Rich and Grumpy

rich and grumpy

There is nothing better than having a break away and getting away for a few days.  Leaving behind all the chores, taking time out from the business and instead seeing new places – or sometimes returning to our favourites.  Taking time out is something we really look forward to.

We know not everything is going to go 100% smoothly, life isn’t going to be perfect.  But when you are on holiday/vacation, that is when you are a little more tolerant and make the most of the things that go really well. Continue reading

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Money Worries and Your Intelligence

money worriesWe know that when we have money worries, they can seem all consuming.  If we go to bed worrying about money, when we wake up the next morning and it’s the first thing that pops into our head.

So, it would seem logical that when we’re in this all-consuming money worries state that we find it hard to focus on other things.  And more importantly, we find it hard to make sound rational decisions about anything (not just money). Continue reading

The Other Side of Financial Infidelity

financial infidelity

We’ve read the stories in the media about financial infidelity where one partner has run off with the couple’s life savings, or has mortgaged the house without their partner’s knowledge to pay a tax bill.  That is, until the bailiff comes knocking.

The other week, calls to a morning radio show around financial infidelity were hilarious – you had to laugh otherwise you would have cried! Continue reading

Teens and Money – Part 1

teenagers and money

Teens and Money is a biggie so we’ve split it into two parts.  Here, we look at Responsibility, Accountability and Consequences.

When it comes to teaching your teens about money, you are going to be starting from one of two places.

The first is that you have been teaching your children about money from an early age, so they already have a good grounding in the value of money.  Continue reading

Financial Abuse

financial abuse

When we think of financial abuse the picture that pops into your mind is probably the same as mine; the elderly person with over aggressive family members (or carers) forcing them to hand over their savings and leaving them with nothing.

This does happen, unfortunately it features in the media all too often.  But there is also another, maybe even darker type of financial abuse happening and that’s to intelligent women (~70% of financial abuse cases are women).   They are left with nothing because their partners have financially abused them and left. Continue reading

Money, Behaviours and Beliefs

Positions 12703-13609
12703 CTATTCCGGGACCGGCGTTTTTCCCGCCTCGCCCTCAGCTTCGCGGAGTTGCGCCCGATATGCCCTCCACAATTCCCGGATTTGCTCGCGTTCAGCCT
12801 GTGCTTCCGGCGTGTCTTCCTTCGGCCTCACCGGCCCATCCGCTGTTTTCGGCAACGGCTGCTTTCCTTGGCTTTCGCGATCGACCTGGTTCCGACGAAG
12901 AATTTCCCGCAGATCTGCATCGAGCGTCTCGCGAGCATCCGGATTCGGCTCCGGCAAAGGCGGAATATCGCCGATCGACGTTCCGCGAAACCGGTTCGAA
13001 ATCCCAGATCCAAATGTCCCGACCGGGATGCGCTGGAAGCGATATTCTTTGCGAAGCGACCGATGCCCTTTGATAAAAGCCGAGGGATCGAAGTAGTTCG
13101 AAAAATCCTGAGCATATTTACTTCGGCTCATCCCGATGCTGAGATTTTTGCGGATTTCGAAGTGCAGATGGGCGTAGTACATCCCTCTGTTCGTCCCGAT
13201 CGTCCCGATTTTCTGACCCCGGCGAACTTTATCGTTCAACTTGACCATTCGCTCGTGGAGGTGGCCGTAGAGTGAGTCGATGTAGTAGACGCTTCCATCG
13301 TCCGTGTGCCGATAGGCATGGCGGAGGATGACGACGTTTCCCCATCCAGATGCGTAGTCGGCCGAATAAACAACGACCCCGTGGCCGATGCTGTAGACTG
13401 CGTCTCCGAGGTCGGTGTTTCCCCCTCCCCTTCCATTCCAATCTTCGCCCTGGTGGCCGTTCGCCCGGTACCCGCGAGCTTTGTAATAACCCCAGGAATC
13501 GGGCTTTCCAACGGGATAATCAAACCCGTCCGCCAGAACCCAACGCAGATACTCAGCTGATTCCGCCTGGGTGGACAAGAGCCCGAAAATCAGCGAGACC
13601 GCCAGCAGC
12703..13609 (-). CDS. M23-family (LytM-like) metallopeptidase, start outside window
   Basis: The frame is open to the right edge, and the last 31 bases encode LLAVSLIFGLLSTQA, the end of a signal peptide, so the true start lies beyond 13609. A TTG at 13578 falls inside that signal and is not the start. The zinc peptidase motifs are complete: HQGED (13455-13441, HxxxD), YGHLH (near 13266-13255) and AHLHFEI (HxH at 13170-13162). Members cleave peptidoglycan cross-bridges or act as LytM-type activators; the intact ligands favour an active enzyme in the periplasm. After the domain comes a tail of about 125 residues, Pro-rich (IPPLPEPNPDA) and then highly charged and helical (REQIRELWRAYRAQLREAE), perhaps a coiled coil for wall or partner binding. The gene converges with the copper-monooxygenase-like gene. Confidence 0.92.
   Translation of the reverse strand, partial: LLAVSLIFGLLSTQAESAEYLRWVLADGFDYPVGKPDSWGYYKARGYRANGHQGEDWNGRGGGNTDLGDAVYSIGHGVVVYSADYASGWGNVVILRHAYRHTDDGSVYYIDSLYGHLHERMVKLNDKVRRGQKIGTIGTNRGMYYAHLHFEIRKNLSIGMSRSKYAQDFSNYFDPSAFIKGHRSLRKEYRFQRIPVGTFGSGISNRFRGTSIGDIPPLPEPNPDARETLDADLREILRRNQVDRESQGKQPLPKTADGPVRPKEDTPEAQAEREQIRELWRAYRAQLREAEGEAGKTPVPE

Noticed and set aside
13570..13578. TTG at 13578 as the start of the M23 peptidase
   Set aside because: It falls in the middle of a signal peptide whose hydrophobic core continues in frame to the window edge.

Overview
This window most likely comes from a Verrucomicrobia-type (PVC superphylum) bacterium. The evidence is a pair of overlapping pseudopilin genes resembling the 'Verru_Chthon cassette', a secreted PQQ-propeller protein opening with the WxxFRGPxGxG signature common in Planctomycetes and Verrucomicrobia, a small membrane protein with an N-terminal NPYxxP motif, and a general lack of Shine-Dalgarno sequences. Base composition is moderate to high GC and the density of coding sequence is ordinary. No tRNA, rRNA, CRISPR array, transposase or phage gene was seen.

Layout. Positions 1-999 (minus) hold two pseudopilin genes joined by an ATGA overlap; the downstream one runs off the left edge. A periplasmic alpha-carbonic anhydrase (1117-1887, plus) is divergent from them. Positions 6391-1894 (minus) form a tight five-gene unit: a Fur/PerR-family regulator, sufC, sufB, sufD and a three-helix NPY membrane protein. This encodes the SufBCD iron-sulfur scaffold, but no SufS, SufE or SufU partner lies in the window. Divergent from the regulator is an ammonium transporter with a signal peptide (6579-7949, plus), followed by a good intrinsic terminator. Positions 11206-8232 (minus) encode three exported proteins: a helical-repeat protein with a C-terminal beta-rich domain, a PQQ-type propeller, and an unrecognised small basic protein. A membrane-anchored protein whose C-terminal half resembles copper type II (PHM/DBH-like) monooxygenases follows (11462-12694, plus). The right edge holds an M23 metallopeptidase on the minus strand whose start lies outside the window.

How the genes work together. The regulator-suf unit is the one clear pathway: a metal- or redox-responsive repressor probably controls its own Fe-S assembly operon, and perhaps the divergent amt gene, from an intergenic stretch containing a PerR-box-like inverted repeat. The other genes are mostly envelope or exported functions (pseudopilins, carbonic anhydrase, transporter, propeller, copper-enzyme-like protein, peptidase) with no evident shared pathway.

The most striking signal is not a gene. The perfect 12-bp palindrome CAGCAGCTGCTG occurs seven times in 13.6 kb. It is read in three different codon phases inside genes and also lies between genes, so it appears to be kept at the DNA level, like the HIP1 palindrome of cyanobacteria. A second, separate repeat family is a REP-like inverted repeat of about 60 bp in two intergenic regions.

If you aren’t getting the results you want in an area of your life, take a look at your behaviours.  Are they helping you or hindering you?  If you are up for the challenge take a step further back and examine the underlying belief that is generating the behaviour.

If you really want to make changes in your life, this is a very important equation to learn and more importantly, to implement.

Beliefs drive Behaviours.  Behaviours drive Results.

??????????My clients challenge me on this and ask, “Why should I examine my beliefs? I just want to spend less/save more.”

A belief is an assumed truth that we then make our reality; our beliefs become self fulfilling prophecies. So if life is going well for us then our beliefs are working and we don’t need or want to examine them; we may not even be aware of what the underlying belief is.

Let’s look at an example. I have a belief that exercise is good for me.  So even though it occasionally causes me physical pain (particularly after a personal training session),  I don’t question or challenge my belief because I know I have more energy on the days that I exercise and I know my health is much better than my pre-exercise days.  My belief is working for me. Continue reading

Money Beliefs, where do they come from?

Our beliefs, or our view of the world starts with our early childhood memories.  We learn from our parents, our environment and form our own beliefs from those observations.  So what are your earliest memory’s of money? How do you think that has impacted on how you relate to money now in your adult life?

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My earliest memories of money revolve around the word ‘No’.  No I couldn’t have the umbrella with the pink frill; the must have winter fashion accessory for a 4 year old.  No, I couldn’t have a Barbie doll, they were too expensive, so I got the imitation one instead.

My parents were (and still are) very careful with their money, they were quite frugal in day to day expenditure but that meant that there was money set aside for our holidays and should any emergency crop up.

Their goal was to be mortgage free, as they hated any sort of debt and over the years they achieved that goal.

Continue reading